Festivals in India acquire different hues for different people. But for most people, festivals mean a legit reason to binge of Indian sweets. While the festive platter of Indian sweets has a lot to offer, there’s no denying the comfort of a batch of barfi made at home. Blame its melt-in-the-mouth texture or its versatility, there’s something about this Indian sweet that makes it irresistible. Typically made from condensed milk, cream and sugar, barfi is also called burfi or barfee (not to be confused with the Bollywood movie Barfi)! The popular Indian sweet dish gets its name from the Persian word ‘barf’ which means ‘snow’. We think it’s a perfect fit – don’t you think barfi looks quite similar to snow? Thanks to its white or creamy colour and the rectangle or diamond shape that barfi usually comes in. We share the barfi recipe along with some easy tips with you, which prove that making the barfi recipe at home is as easy as finding the perfect barfi at a store.
While making barfi at home doesn’t call for much technical prowess, Chef Sabyasachi Gorai says making the barfi recipe does require patience. It may take some time for the barfi mixture to cook and then completely set, but the end result will be worth the wait. The chef also suggests that you keep all the ingredients you’ll be needing to make your barfi recipe within arm’s reach before you get started. This helps to avoid any last minute hassles, giving you enough time to concentrate on your barfi recipe.
What you need to make the perfect barfi
Gorai says, “Measurements are extremely crucial while making a Indian sweet dish or mithai, so one must be careful with that.” This barfi recipe calls for about three-fourth cups of California walnuts, quarter cup milk, 250 gms khoya or mawa, a quarter cup of sugar, one tablespoon ghee, and a little extra for greasing, and half a teaspoon of cardamom powder.
For kitchen first-timers
For those who are new to cooking, Chef Sabyasachi Gorai suggests using alternatives like milk powder instead of milk. This helps especially when you are short on time, without compromising on the flavour of your barfi. All you need to do is follow the same barfi recipe and simply substitute the 1/4 cup of milk with 4 tablespoons of milk powder.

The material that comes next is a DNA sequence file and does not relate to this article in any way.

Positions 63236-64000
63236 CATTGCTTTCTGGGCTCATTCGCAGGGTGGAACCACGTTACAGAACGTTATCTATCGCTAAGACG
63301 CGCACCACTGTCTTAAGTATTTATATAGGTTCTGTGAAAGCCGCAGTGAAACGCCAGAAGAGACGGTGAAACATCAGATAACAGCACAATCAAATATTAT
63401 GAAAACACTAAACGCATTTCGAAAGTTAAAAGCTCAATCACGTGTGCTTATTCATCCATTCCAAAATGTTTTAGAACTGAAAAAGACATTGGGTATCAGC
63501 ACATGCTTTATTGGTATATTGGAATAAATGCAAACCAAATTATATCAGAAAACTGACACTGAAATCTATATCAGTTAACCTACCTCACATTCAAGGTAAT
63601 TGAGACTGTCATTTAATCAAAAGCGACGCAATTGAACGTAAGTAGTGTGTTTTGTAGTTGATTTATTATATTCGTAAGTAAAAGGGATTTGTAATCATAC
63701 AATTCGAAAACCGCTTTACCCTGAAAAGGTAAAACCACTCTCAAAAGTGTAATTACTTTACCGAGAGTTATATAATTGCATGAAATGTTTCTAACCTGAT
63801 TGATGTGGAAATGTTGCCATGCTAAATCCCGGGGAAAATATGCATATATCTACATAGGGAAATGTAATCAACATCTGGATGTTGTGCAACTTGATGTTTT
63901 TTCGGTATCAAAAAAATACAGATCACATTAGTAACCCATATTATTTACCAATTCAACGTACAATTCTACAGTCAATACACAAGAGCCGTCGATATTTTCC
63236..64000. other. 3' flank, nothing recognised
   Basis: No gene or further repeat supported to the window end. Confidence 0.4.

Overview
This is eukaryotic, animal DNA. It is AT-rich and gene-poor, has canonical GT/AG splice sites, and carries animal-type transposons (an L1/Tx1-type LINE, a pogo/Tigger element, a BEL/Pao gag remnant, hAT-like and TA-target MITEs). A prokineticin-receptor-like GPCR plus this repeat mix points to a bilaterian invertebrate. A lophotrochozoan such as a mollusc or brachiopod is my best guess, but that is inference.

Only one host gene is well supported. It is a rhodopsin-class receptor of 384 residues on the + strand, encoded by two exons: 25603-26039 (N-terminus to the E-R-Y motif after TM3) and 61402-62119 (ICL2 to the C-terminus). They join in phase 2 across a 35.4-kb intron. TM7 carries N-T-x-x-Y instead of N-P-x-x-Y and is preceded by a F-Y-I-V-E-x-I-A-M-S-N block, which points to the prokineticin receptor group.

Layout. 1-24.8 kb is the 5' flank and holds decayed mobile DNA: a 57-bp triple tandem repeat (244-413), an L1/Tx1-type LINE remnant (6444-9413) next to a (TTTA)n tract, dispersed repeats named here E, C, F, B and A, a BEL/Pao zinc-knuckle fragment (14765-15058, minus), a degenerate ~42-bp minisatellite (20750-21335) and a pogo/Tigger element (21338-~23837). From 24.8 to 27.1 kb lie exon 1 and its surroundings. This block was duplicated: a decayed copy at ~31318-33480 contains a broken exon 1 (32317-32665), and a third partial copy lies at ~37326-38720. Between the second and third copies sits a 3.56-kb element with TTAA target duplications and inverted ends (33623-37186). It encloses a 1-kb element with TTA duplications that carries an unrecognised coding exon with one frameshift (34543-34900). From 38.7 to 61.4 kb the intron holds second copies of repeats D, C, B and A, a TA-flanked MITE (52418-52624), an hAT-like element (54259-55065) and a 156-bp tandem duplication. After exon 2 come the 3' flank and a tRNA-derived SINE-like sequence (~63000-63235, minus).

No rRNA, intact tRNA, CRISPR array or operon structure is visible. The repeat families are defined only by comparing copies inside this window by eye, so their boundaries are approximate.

Getting started on your barfi recipe
1. Take 1/2 cup of walnuts in a bowl. To that, add 1/4 cup of milk and let the walnuts soak in it for about an hour.
2. Next, using a food processor or hand blender, blend into a coarse puree.
3. Heat one tablespoon of ghee in a pan and add the remaining 1/4 cup of walnuts. Sauté till golden, drain and set aside.
4. Now in the same ghee, add khoya and sugar and mix well. To this, add the walnut puree and mix again.
5. On a low flame, continue cooking the mixture till it gets thick and starts leaving the sides of the pan. Add in the cardamom powder and fried walnuts and mix well.
6. Spread this mixture on a greased plate and let it set for a few hours.
7. Once cool and set properly, slice your barfi into squares or diamonds and garnish with the remaining walnuts
Gorai suggests always reducing the flame while adding in the sugar, so as to not burn the mixture. He also recommends greasing the tray well to avoid the barfi mixture from sticking. Make sure to follow storage techniques suitable to your consumption needs.
This particular Indian sweet dish has many varieties and you can make custom-made barfis by adding ingredients of your choice. For kaju barfi, all you need to do is add in a coarse ground cashew nuts paste or as a topping. For pista barfi, use coarse ground pistachios in it. For besan barfi, all you need to do is add some gram flour along with the rest of the ingredients. For fruit barfi, you could throw in finely-chopped pieces of dried fruits.
For coconut barfi, you could throw in some dried coconut flakes. For chocolate barfi all you need to do is be generous with those chocolate bars or simply top your barfi with a layer of milk chocolate (Click here for the Chocolate Barfi recipe).
While you cannot make your barfis entirely healthy, you could tweak your barfi recipe by reducing the amount of sugar and sneaking in veggies to increase the health quotient. Give this Beetroot Barfi Recipe and Carrot Beetroot Recipe a try. You can also coat your barfis with vark, a thin layer of edible metallic leaf that’s either silver or gold in colour.
Chef Sabyasachi Gorai says, “For those looking out for vegan alternatives, simply substitute your milk with soy milk or coconut milk.” Substitute the ghee with vegan unsalted butter or simply use margarine. If you’d like to get a bit more experimental, Gorai suggests throwing in some berries, apricots or prunes for an added flavour and texture.
You can store your barfi in an airtight container and refrigerate for up to 10 days, suggests Gorai. If you want to skip on the refrigeration, make sure that you are generous on the ghee as it will allow your barfi to stay good at normal temperature for up to 3 to 4 days.
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